Film

'Upstream Color': A Metaphorical Exploration of What It Means to Have a Self

Upstream Color emulates the experience of trauma, as the personal turns abject and absolute, shaping all the rest of the victim's world and time going forward.


Upstream Color

Director: Shane Carruth
Cast: Shane Carruth, Amy Seimetz, Andrew Sensenig, Thiago Martins, Frank Mosley, Carolyn King, Myles McGee, Kathy Carruth, Meredith Burke
Rated: NR
Studio: erbp
Year: 2013
US date: 2013-04-05 (General release)
UK date: 2013-03-01 (General release)
Website
Trailer
I am absolutely an unreliable narrator.

-- Shane Carruth

"You can leave the tile. The rest of the floor will support your weight now." So instructed, Kris (Amy Seimetz) pauses. Close-ups show her face, perplexed, her hair, damp, and her toes, exposed. Holes in Kris' pantyhose remind you of a previous scene in Upstream Color, where she is drugged and dragged onto pavement. In that scene, Kris wakes to pelting rain, staggers to her feet and away from her assailant (Thiago Martins); in this scene, he's describing to her what she's feeling and how she might respond. "Your throat is parched," he says, "Make a pitcher of ice water, bring a small glass."

Kris appears in the next scene as knees only, the camera panning from her seated in a chair to the pitcher of ice water she's "made". The camera moves, you hear the assailant again, not quite explaining, "I have to apologize. I was born with a disfigurement where my head is made of the same material as the sun, which makes it impossible for you to look directly at me. It has always been this way." A cut to Kris' face shows her eyes lowered, as if to avoid the bright soft light that fills the frame.

These brief moments in Upstream Color hint at an abrupt subjective shift. Facing what appears a monster, as well as her own radical uncertainty, Kris responds. With her sense of self undone, her body suddenly strange to her, she can't identify where or how she is. Just so, the film positions you in the midst of her un-knowing, as a process and as a series of seemingly unrelated events and behaviors. Kris hears and follows instructions from her assailant, called the Thief in the movie's credits, indicating that he has stolen something from her, in that moment where he feeds her pills that have inside them small worms, the film's visual and narrative point of departure for a formal, metaphorical exploration of what it means to have a self.

Not unlike filmmaker/mathematician Shane Carruth's previous, also remarkable, film, Primer, this one manages that exploration by breaking up space and time, most vividly by use of sound -- sound that's pervasive and unfamiliar (Upstream Color won the Sound Design Award at this year's Sundance Film Festival). The sound here serves a narrative function, as a figure called the Sampler (Andrew Sensenig) records it, from rustling leaves to running water to snuffling pigs. He also appears to perform a sort of surgery that connects Kris to one of these pigs, biologically, maybe genetically, certainly visually.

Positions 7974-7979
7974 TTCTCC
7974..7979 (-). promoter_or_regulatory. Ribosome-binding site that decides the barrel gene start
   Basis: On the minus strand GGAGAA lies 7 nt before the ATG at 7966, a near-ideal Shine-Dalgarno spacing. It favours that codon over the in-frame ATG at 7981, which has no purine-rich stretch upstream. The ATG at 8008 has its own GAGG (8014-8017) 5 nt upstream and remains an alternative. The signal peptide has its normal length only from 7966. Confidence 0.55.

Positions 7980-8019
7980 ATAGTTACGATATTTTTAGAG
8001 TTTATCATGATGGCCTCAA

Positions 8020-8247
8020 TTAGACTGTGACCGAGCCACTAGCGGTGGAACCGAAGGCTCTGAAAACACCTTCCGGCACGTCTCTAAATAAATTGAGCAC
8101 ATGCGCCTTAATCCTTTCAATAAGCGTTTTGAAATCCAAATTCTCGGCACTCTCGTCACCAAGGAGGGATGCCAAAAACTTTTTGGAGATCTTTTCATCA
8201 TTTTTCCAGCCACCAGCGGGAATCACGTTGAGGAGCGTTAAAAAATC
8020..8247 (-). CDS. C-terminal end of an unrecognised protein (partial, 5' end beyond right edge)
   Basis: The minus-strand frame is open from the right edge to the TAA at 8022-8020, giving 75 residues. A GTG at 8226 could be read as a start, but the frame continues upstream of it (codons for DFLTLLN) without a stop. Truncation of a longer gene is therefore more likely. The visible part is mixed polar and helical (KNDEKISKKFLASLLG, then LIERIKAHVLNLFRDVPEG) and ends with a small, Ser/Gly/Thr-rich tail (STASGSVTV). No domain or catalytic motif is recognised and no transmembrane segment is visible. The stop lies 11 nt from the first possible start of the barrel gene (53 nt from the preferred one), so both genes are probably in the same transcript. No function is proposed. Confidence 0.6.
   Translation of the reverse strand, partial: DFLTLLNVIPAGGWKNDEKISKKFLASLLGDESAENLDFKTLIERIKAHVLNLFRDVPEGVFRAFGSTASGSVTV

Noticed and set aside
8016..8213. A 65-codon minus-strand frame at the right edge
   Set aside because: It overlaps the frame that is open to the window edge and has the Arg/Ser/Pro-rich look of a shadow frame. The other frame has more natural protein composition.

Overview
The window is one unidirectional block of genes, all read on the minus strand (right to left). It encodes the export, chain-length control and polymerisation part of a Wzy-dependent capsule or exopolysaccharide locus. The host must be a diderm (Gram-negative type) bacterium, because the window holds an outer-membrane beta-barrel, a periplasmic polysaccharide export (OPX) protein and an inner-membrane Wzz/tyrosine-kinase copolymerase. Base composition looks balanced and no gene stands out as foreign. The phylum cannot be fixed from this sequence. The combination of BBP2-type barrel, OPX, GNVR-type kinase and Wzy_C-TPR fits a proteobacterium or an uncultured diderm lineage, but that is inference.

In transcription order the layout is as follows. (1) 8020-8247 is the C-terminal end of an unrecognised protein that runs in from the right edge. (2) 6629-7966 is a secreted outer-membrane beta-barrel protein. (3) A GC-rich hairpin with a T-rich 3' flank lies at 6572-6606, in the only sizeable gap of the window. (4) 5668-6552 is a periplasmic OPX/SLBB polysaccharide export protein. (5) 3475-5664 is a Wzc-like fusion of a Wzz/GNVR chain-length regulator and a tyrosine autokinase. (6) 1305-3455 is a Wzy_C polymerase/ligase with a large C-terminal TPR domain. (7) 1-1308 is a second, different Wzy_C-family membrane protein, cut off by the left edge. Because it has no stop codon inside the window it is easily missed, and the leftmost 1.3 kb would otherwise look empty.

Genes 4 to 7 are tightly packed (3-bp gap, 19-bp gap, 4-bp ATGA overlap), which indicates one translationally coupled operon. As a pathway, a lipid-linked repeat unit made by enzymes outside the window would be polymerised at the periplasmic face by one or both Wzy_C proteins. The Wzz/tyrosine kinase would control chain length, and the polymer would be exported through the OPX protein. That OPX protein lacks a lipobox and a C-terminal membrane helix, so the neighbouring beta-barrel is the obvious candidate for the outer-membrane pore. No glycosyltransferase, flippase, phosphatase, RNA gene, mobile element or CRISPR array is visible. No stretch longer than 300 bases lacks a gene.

Whether or not the Sampler is an alien conducting one of those horrifying experiments that aliens in movies like to conduct matters less than his function as a kind of connective tissue: even as he observes and records his subjects (human or porcine), he doesn't interact with them, until film's end, when Kris looks directly at him (a look that appears to surprise him), then engages him. The moment is striking, and aptly violent, given that she spends so much of the film avoiding or resisting engagement. That she and Jeff see in one another similarities, and even seem reflections of one another, underlines the film's investment in looking and seeing as means to define, if not precisely understand, relations between bodies, between beings.

In Primer, such investment was focused through a couple of guys' peculiar confrontations with themselves (and each other), ordained by something like time travel. In Upstream Color, the conflicts and revelations are more internal, and not only because Kris and Jeff seem to be hosting alien worms, but also because their relationship, not quite romantic but excruciatingly intimate, is premised on a shared experience they don't articulate so much as they perform. That's not to say it's not real, only that it's represented to show the artifice of movie conventions (they eat together, they have sex, they smile in montages on sidewalks and in cars). Kris and Jeff feel a bond, as coupling movie characters do, but the story turns to the work that comes after that initial recognition, work narrated here as their analogous physical changes -- afflictions, ruptures, apprehensions, disconnections -- changes that are simultaneously literal and metaphorical.